Chile, Sally Rose, Stuck in ChileSix weeks ago, I fell and broke three bones in my left ankle. I had to have emergency surgery one week before I was scheduled to leave Chile.

Today, I had a check-up at the hospital. Here, check-ups are called “control.”

So I went for control, expecting to be cleared to start physical therapy next week, but I’m such a delicate flower that my skin is extremely sensitive. The doctor did a debridement to remove some of the scabs over my incisions.

The good news is that it looks like my scarring will be minimal. The bad news is that some of the scabs are still there, and my new skin is angry and red. Between the accident, the surgery, the swelling, the inflammation, and the scabbing, my skin is not ready for prime time.

Things remain the same, meaning no PT for me yet and I still can’t put any weight on my foot. Disappointing. Frustrating. Maddening.

I was ready to move forward. I’m trying not to label this as a setback, but it feels like one.

What to do? Instead of thinking about it that way, I’ve decided to focus on what’s good about this. Just like Pollyanna (God bless her), I’m going to look for the silver lining and concentrate on seven good things about being “stuck” in Chile with a wounded ankle:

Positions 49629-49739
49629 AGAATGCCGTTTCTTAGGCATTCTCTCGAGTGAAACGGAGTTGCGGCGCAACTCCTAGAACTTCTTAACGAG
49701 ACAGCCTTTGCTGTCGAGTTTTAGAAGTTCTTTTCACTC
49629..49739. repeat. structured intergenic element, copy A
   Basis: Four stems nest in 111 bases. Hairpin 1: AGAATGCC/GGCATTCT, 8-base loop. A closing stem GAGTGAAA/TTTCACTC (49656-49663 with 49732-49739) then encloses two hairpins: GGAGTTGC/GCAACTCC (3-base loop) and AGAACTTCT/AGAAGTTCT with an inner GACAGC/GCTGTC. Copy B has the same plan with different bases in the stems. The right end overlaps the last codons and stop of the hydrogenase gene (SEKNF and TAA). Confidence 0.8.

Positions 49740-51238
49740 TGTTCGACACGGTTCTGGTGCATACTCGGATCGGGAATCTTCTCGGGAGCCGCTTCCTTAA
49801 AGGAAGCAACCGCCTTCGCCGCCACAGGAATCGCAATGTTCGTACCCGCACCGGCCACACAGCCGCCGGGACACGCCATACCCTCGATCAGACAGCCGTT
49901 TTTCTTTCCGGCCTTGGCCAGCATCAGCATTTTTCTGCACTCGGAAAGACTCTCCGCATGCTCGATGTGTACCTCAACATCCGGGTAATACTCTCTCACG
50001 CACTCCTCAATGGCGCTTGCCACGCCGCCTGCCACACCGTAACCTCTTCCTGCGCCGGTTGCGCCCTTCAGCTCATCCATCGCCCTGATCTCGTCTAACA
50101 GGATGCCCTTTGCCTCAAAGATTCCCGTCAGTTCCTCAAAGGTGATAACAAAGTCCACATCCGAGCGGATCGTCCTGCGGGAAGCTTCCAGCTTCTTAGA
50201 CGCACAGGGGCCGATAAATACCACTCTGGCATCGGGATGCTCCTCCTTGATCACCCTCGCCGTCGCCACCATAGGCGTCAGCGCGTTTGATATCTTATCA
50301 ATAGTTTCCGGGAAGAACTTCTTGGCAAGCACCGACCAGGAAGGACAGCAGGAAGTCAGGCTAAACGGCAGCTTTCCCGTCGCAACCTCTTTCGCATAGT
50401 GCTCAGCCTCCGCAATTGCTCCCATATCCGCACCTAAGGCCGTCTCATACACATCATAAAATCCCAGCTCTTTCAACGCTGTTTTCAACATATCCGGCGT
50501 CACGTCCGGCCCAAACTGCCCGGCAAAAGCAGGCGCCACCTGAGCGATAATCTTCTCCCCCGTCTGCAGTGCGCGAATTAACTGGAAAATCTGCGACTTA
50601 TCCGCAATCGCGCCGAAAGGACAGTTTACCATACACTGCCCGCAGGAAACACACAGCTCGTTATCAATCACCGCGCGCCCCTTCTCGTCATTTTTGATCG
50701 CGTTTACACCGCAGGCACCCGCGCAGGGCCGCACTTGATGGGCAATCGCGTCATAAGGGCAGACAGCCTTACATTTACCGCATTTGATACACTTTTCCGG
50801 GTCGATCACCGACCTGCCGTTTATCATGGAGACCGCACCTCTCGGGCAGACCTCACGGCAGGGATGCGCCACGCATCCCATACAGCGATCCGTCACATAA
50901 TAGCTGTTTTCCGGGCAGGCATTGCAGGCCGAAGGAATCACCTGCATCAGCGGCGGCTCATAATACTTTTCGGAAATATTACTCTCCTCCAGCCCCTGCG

1. I’m near the beautiful, scenic Pacific Ocean. (See accompanying photo)
2. One of my caregivers is teaching me to crochet. So far, I’ve produced a circular scarf and a teddy bear.
3. Plenty of time to take online classes–French, sketching, etc.
4. Catching up on reading. I’m currently alternating between The Twelve Lives of Samuel Hawley by Hannah Tinti and Tales of a Female Nomad: Living at Large in the World by Rita Golden Gelman.
5. Speaking in Spanish 95% of the time is a great opportunity to maintain, dare I say improve, my Spanish.
6. Time to work on writing projects. I’ve finished reviewing my soon-to-be published children’s book, Love Me Tender. It will be available on Amazon within the next few weeks. Stay tuned.
7. I get to see even more of my friends here.

Disappointment is that gap between expectations and reality. If I make an “expectation adjustment,” it’s not all bad. In fact, it’s beginning to look pretty darned good.

Do you suppose that’s how Pollyanna got started? Maybe she was a delicate flower, too.

~~Sally Rose
Author of Amazon Nº. 1 Best Seller Penny Possible
Author of A Million Sticky Kisses
Contributing author to Once Upon An Expat

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